The Transportation Equity Act for the 21st Century (TEA-21) / Federal Transit Act 49 USC 5300 requires that FTA approve the advancement of all projects pursuing discretionary Section 5309 New Starts funding into the preliminary engineering (PE) and final design stages of project development. Specifically, 49 USC 5309 (e)(6) requires that the basis for PE/final design approval is the Federal Transit Administration’s (FTA) evaluation of a candidate project’s performance against the New Starts criteria, leading to an overall project rating of "Highly Recommended," "Recommended," or "Not Recommended." In September 1999, FTA issued Guidance on Requests for New Starts Projects to Enter Preliminary Engineering and Final Design to address these requirements, and to define the milestones for determining when and how proposed transit capital investments shall be considered for advancement through the project development process.
In December 2000, FTA issued its Final Rule on Major Capital Investment Projects (49 CFR Part 611), as required by 49 USC 5309(e)(5). The rule established the procedures that FTA shall use to evaluate candidate New Starts projects. Like the September 1999 Guidance, the final rule outlined – but did not substantively address – the critical role that the planning and project development process plays in the shaping of transit capital investments. In fact, it is this very process, undertaken at the local level to support local decisionmaking, which provides the forum for developing not just "competitive" New Starts projects, but projects which best meet local goals and objectives for improved mobility, cleaner air, community development, and quality of life.
FTA's FY 2003 Strategic Business Plan identifies a "commitment to delivering the highest value for America's investment" in public transportation as one of the agency's core values. To that end, it is FTA's intent not to simply "insert" itself in the project development process at the point of approving a project's entrance into preliminary engineering or final design, but to add value throughout the process by providing responsive technical assistance and improved tools to help local stakeholders generate the information necessary to support effective local decisionmaking. Consequently, key themes of this guidance include the importance of objective and defensible transportation planning and subsequent project development efforts to facilitate local decisionmaking and ongoing environmental, engineering, and design management, and FTA's early and ongoing partnership with local agencies and stakeholders to assist in this process. It must be emphasized that the intent of this guidance is not to provide detailed technical direction on corridor planning and project development, but to simply emphasize the key planning and project management principles that should guide the development of major capital transportation investments. All available (or soon-to-be issued) FTA technical guidance and resources relating to corridor planning and project development will be referenced, as appropriate (a list of supporting technical assistance materials is provided as an appendix to this document). Of particular note is FTA's guidance on Procedures and Technical Methods for Transit Project Planning, originally issued in 1991 and available from FTA via email at FTA.PlanningMailbox@dot.gov. Several chapters of this guidance have recently been updated and are available (as are other technical resources) on FTA’s New Starts website; other updated chapters will be posted in the near future.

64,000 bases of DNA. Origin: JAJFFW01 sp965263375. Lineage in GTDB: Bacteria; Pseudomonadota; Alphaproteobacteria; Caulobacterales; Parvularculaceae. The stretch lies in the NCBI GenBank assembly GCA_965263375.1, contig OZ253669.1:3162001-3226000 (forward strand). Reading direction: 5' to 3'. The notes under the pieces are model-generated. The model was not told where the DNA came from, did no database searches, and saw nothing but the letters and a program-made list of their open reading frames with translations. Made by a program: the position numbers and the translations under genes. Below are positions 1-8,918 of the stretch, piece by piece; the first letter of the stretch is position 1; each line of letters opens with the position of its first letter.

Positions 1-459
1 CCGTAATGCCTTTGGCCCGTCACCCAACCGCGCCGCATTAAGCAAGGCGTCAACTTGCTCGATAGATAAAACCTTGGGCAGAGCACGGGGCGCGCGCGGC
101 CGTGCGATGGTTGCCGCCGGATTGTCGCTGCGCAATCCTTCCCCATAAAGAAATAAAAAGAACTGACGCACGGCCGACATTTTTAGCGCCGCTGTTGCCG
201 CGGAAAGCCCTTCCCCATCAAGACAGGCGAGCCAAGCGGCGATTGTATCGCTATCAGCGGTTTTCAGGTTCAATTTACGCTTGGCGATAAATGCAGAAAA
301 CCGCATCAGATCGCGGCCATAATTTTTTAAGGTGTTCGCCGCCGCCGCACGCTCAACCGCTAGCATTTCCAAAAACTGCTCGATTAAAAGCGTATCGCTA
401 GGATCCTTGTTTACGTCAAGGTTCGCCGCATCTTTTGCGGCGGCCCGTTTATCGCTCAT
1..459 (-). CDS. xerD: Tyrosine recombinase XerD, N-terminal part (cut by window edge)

|New Starts Criteria
49USC5309(e)(1) New Starts Criteria sets forth three primary requirements for candidate New Starts projects. Specifically, New Starts projects must be:
Part I of this guidance further introduces the planning and project management "triggers" which establish a proposed project's readiness to advance from AA into PE (and, later, PE into final design), and FTA actions to facilitate that advancement. Key products of the local planning and project development process are described, as are FTA's recommendations for their breadth and content. In sum, this guidance establishes that FTA will not consider a request to enter preliminary engineering (or final design) unless the project for which the request is being made was planned (and developed) according to the planning, environmental, and project management principles outlined in this guidance. Accordingly, this document focuses far more on the planning and project development process than has previous FTA guidance on advancing New Starts projects into preliminary engineering and final design.